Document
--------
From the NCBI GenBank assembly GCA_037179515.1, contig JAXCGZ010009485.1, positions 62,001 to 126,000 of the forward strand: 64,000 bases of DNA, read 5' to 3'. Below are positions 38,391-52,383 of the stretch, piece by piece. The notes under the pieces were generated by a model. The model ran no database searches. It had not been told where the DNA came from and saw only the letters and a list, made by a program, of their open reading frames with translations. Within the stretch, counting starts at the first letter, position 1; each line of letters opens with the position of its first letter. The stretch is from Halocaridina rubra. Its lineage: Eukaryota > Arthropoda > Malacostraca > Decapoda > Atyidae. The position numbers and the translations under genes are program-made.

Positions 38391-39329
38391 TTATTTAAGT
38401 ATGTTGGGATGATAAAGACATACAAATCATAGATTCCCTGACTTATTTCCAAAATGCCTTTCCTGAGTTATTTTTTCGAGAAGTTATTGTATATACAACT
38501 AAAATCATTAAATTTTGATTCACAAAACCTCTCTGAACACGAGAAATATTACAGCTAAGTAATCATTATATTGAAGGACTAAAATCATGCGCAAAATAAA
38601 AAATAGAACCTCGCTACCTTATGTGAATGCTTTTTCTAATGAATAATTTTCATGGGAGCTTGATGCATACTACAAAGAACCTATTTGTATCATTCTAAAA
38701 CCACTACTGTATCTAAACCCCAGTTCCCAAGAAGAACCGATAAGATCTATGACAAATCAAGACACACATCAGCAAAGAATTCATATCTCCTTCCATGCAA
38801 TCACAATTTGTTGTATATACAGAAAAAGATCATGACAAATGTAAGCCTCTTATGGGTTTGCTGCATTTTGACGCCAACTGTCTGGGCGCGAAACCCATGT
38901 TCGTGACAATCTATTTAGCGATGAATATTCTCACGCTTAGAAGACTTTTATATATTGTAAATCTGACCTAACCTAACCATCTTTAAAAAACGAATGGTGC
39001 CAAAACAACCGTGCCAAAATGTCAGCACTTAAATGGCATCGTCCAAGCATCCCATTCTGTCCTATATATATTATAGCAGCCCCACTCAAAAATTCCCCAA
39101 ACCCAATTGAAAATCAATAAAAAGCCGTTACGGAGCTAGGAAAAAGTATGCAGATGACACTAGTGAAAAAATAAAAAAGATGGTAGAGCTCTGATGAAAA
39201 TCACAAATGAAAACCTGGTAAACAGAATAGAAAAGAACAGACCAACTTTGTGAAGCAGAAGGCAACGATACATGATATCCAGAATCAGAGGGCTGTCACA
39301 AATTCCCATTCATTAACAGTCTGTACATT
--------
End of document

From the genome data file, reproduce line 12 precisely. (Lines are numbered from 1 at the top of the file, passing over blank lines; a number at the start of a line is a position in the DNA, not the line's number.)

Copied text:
39201 TCACAAATGAAAACCTGGTAAACAGAATAGAAAAGAACAGACCAACTTTGTGAAGCAGAAGGCAACGATACATGATATCCAGAATCAGAGGGCTGTCACA